52 Years ago today, on February 21, 1965, Malcolm X, described as ‘our shining Black prince’, was assassinated in Manhattan’s Audobon Ballroom. His body riddled with bullets, 21 in all including 10 buckshots from a single shot-gun blast.
Recently, an elementary student asked about Malcolm X. Not being prepared with a response, the teacher could only respond that he was a man who believed in fighting for civil and human rights “by any means necessary” insinuating a more violent leader than another civil rights activist of that time. I don’t know that it was her intention to invoke violence in the conversation. Nevertheless, her words portrayed a comparison that was not lost on her audience. In fairness, that’s how the some Americans may see this man, voiced by the responses to his death in 1965.
Martin Luther King, Jr. wrote in a telegram to his widow Betty Shabazz, “While we did not always see eye to eye on methods to solve the race problem, I always had a deep affection for Malcolm and felt that he had a great ability to put his finger on the existence and root of the problem. He was an eloquent spokesman for his point of view and no one can honestly doubt that Malcolm had a great concern for the problems that we face as a race.”
Elijah Muhammad, the leader of the Nation of Islam at that time, stated “Malcolm X got just what he preached.” Some allege that this is in response to allegations that the Nation of Islam took part in his assassination.
Various publications gave varying views of this death. The New York Times described Malcolm X as, “an extraordinary and gifted man” whose life was “strangely and pitifully wasted.” While The New York Post portrayed a man whose “sharpest critics recognized his brilliance—often wild, unpredictable and eccentric, but nevertheless possessing promise that must now remain unrealized.” Time magazine labeled him a demagogue whose “creed was violence.”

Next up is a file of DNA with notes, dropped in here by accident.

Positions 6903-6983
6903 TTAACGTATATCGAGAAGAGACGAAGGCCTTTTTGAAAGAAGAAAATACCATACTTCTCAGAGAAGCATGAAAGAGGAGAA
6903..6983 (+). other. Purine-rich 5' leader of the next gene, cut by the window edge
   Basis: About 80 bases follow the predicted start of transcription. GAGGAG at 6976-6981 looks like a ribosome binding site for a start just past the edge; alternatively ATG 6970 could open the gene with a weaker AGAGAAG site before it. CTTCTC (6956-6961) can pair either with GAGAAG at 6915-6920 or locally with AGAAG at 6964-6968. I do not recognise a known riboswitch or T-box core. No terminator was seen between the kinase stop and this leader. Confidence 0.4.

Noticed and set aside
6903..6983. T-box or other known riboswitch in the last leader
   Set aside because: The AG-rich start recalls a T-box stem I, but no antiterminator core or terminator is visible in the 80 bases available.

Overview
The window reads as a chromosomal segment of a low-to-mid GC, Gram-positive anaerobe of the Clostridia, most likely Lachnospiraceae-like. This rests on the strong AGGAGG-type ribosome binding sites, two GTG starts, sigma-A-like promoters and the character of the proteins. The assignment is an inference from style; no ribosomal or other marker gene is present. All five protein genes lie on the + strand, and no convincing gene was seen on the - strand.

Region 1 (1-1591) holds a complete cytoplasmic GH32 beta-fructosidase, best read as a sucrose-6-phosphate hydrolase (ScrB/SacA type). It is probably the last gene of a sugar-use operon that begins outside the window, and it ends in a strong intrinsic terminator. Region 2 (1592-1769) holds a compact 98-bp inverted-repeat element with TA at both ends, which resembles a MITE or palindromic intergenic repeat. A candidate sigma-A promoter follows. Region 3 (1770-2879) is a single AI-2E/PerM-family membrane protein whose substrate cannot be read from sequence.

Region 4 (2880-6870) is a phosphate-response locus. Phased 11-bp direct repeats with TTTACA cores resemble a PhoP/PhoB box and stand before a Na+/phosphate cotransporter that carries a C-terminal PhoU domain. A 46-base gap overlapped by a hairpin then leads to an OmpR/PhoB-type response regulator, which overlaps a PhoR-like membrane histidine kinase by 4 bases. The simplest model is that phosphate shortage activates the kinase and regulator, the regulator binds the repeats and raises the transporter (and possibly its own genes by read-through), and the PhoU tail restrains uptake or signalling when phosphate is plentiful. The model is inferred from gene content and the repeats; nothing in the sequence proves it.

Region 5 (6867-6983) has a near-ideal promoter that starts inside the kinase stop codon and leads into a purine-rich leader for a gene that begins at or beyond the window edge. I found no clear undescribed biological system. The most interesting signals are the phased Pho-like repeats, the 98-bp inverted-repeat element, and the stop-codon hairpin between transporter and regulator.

It is the voice of Ossie Davis who eulogized Malcolm X in the presence of notable civil rights leaders of that time, such as, John Lewis, James Forman, Andrew Young and many others, states:
Malcolm X “didn’t hesitate to die, because he loved us so. There are those who will consider it their duty, as friends of the Negro people, to tell us to revile him, to flee, even from the presence of his memory, to save ourselves by writing him out of the history of our turbulent times. Many will ask what Harlem finds to honor in this stormy, controversial and bold young captain—and we will smile. Many will say turn away—away from this man, for he is not a man but a demon, a monster, a subverter and an enemy of the black man—and we will smile. They will say that he is of hate—a fanatic, a racist—who can only bring evil to the cause for which you struggle! And we will answer and say to them: Did you ever talk to Brother Malcolm? Did you ever touch him, or have him smile at you? Did you ever really listen to him? Did he ever do a mean thing? Was he ever himself associated with violence or any public disturbance? For if you did you would know him. And if you knew him you would know why we must honor him … And, in honoring him, we honor the best in ourselves.”
Malcolm X was killed just as he was beginning to think for himself, as he was taking the knowledge gained through his life’s experiences to develop a new way for Black liberation. No one can deny his love of Black people, and his desire to see them unshackled. Had he lived, we have no idea how his beliefs may have developed. We are only left with his own words and our interpretation of their growth captured in his speech, “Ballot or the Bullet” April 3, 1964, less than one year preceding his death.
Many will remember Malcolm X. Many will remember those that lived during and after his time. Today, I remember a man who understood the life of Blacks who lived above the Mason-Dixon line with a struggle very different from their Southern counterparts. Today, I remember a man misunderstood by some who started a movement that continues into the 21st Century. Black is Beautiful Brother Malcolm. Thank you for allowing us to feel it.
Related Article: The Legacy of Malcolm X